Pump the brakes on the Blake Jarwin hype train, if only for a moment.
It seems multiple suitors have emerged for Njoku, though the alleged asking price is sure to ward off more than a few teams. Per Cabot, the Browns want to retain Njoku and thus “would likely want a first-round pick” to move him — supply and demand.
News of Dallas’ intrigue emerged a few hours after Njoku’s superagent, Drew Rosenhaus, confirmed to ESPN’s Adam Schefter “it is in David’s best interest to find a new team at this time.”
Interestingly, Cabot’s hearsay regarding the Cowboys as a potential landing spot for the soon-to-be 24-year-old has yet to be corroborated by local media, as of this writing.
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Background on Njoku
Chosen by Cleveland with the No. 29 overall choice of the 2017 draft, Njoku is big-bodied (6-foot-4), rocked-up (246 pounds) pass-catcher with playmaking upside. He’s shown promising flashes, but injuries and inconsistencies have prevented the Miami Hurricanes product from realizing his full NFL potential.
Through three seasons, Njoku has totaled 93 receptions for 1,066 yards (11.5 yards per grab) and nine touchdowns. He logged four scores each in 2017 and 2018 before a broken wrist ruined his 2019 campaign, limiting him to four games and five catches.
He exhibited an on-again, off-again chemistry with quarterback Baker Mayfield, never truly justifying his draft status. While the Browns exercised Njoku’s fifth-year option for 2020, they showed their true colors by signing Austin Hooper to a $42 million free-agent contract, then doubled down by using a fourth-round selection on TE Harrison Bryant.
It quickly became apparent that Njoku’s time in Cleveland was dwindling — the proverbial writing on the wall. Rumors of his departure swirled throughout the entirety of the offseason, with ESPN reporting on a possible trade back in February.
Will Dallas Do a Deal?
The golden rule is to never say never with owner/general manager Jerry Jones, who loves keeping the Cowboys in the headlines. But it’d be surprising if Jones actually pulled the trigger, especially at the cost of a first-rounder. Njoku ain’t exactly Amari Cooper or Jamal Adams, after all.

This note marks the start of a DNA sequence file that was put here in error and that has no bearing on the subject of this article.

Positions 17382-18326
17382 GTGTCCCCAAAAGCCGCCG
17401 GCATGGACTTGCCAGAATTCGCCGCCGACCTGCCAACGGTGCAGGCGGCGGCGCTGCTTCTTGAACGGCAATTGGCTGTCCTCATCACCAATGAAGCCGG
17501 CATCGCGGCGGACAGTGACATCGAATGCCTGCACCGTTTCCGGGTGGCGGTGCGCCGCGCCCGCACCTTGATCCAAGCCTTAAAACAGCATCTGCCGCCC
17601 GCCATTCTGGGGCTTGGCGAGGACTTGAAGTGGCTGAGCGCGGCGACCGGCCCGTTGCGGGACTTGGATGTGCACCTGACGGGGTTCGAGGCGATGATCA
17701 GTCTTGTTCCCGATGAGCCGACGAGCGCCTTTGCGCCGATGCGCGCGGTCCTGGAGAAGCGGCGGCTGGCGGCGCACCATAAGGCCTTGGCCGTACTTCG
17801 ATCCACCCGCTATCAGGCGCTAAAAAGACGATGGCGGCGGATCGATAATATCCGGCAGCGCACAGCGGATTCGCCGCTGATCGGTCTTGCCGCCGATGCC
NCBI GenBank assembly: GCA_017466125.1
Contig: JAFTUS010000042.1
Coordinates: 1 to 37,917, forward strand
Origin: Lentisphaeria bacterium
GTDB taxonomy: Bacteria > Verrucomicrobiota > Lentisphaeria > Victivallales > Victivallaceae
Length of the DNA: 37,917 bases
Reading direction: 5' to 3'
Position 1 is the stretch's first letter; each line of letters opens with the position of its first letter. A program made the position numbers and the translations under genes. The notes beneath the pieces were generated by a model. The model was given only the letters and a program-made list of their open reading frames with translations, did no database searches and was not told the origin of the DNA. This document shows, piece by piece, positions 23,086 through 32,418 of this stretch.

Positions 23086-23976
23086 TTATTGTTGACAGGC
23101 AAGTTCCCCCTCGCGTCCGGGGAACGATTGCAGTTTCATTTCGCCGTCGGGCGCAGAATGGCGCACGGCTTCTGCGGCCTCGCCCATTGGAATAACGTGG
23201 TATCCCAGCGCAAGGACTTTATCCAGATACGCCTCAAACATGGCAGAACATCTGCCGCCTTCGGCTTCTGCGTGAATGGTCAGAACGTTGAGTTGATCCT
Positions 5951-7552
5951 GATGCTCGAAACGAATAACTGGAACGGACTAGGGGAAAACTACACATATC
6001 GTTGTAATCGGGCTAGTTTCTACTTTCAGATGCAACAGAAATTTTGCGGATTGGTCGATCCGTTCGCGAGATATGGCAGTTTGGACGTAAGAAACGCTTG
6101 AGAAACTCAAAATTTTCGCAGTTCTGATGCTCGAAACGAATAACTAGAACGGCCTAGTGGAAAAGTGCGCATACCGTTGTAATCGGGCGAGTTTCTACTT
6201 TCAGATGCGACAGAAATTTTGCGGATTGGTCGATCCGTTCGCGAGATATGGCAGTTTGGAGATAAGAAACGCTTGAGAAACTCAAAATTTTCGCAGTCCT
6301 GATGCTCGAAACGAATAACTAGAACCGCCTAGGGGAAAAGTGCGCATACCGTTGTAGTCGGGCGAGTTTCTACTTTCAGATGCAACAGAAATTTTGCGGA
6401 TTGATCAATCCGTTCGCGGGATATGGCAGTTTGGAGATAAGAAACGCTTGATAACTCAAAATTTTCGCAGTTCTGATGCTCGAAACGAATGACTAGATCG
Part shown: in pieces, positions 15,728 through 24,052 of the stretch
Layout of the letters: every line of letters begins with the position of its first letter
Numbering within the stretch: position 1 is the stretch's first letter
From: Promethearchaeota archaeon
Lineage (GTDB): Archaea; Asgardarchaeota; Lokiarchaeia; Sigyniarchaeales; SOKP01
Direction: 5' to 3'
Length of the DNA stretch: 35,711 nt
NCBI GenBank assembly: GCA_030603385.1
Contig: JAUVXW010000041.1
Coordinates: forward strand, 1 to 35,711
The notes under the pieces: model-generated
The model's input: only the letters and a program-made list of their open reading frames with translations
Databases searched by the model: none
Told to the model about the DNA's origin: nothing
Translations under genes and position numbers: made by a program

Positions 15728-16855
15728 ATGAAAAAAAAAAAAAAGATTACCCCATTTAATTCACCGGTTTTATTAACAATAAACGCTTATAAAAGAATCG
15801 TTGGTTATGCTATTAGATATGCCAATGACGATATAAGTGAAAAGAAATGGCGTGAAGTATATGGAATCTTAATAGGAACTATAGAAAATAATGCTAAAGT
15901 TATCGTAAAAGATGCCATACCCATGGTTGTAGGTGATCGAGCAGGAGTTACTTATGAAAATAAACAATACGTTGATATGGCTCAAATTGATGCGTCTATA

From a financial standpoint, Dallas could get him for a song. Njoku is on his rookie contract through 2021, scheduled to become an unrestricted free agent the following year. He carries a $1.76 million base salary and manageable $3.03 million 2020 salary cap number; those figures balloon to $6.013 million in 2021. Still tolerable.
From a personnel standpoint, they really don’t need him. The Cowboys are legitimately high on breakout candidate Blake Jarwin, whom they cemented as Jason Witten’s permanent replacement in the form of a four-year, $24 million extension, with $9.2 million guaranteed.
Dallas also signed ex-Chiefs TE Blake Bell and added rookie undrafted free agent Sean McKeon to go along with Dalton Schultz and Cole Hikutini. Those are enough healthy bodies to complement an offense that features Cooper, Ezekiel Elliott, Michael Gallup, and first-round rookie CeeDee Lamb.
Would Njoku further boost the unit? Of course. Does the unit have to be further boosted? Of course not. This would amount to a luxury move, and it’d send a curious message, as the front office works to nail down quarterback Dak Prescott to a long-term, perhaps record-setting pact.
Follow Zack Kelberman on Twitter: @KelbermanNFL